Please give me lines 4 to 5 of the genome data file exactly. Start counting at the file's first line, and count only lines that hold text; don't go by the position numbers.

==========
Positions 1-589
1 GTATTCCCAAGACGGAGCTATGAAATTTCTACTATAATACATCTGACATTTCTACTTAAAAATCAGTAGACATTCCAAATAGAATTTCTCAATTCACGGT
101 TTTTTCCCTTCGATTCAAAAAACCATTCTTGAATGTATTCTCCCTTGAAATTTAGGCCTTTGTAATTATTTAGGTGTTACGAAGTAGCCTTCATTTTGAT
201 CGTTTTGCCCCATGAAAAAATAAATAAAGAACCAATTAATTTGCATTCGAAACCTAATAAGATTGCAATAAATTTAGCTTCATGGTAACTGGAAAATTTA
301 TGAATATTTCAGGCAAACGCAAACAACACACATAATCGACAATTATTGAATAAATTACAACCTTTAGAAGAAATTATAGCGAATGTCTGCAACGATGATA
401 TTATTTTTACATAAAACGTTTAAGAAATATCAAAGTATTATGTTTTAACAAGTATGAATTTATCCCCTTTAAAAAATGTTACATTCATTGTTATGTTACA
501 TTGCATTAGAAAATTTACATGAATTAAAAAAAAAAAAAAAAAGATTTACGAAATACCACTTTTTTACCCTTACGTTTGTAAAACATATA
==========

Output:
201 CGTTTTGCCCCATGAAAAAATAAATAAAGAACCAATTAATTTGCATTCGAAACCTAATAAGATTGCAATAAATTTAGCTTCATGGTAACTGGAAAATTTA
301 TGAATATTTCAGGCAAACGCAAACAACACACATAATCGACAATTATTGAATAAATTACAACCTTTAGAAGAAATTATAGCGAATGTCTGCAACGATGATA